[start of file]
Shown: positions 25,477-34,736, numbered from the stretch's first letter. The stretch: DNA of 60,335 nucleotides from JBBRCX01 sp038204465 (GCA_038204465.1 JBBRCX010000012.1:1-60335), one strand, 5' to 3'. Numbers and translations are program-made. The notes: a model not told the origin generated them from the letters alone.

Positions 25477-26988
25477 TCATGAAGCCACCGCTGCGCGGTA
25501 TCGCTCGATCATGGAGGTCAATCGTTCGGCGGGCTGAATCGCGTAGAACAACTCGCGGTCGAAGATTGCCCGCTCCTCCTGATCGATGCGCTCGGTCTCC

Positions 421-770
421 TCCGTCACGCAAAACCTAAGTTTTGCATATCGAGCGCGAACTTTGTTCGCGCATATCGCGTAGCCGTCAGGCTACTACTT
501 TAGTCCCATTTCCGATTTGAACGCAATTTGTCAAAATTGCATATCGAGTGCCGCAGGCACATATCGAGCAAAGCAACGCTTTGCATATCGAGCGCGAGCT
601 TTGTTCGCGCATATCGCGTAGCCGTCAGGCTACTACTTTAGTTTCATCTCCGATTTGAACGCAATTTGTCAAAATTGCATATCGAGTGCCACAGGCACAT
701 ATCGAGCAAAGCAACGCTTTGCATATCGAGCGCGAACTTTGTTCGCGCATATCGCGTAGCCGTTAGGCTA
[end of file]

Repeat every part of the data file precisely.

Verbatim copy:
Shown: positions 25,477-34,736, numbered from the stretch's first letter. The stretch: DNA of 60,335 nucleotides from JBBRCX01 sp038204465 (GCA_038204465.1 JBBRCX010000012.1:1-60335), one strand, 5' to 3'. Numbers and translations are program-made. The notes: a model not told the origin generated them from the letters alone.

Positions 25477-26988
25477 TCATGAAGCCACCGCTGCGCGGTA
25501 TCGCTCGATCATGGAGGTCAATCGTTCGGCGGGCTGAATCGCGTAGAACAACTCGCGGTCGAAGATTGCCCGCTCCTCCTGATCGATGCGCTCGGTCTCC

Positions 421-770
421 TCCGTCACGCAAAACCTAAGTTTTGCATATCGAGCGCGAACTTTGTTCGCGCATATCGCGTAGCCGTCAGGCTACTACTT
501 TAGTCCCATTTCCGATTTGAACGCAATTTGTCAAAATTGCATATCGAGTGCCGCAGGCACATATCGAGCAAAGCAACGCTTTGCATATCGAGCGCGAGCT
601 TTGTTCGCGCATATCGCGTAGCCGTCAGGCTACTACTTTAGTTTCATCTCCGATTTGAACGCAATTTGTCAAAATTGCATATCGAGTGCCACAGGCACAT
701 ATCGAGCAAAGCAACGCTTTGCATATCGAGCGCGAACTTTGTTCGCGCATATCGCGTAGCCGTTAGGCTA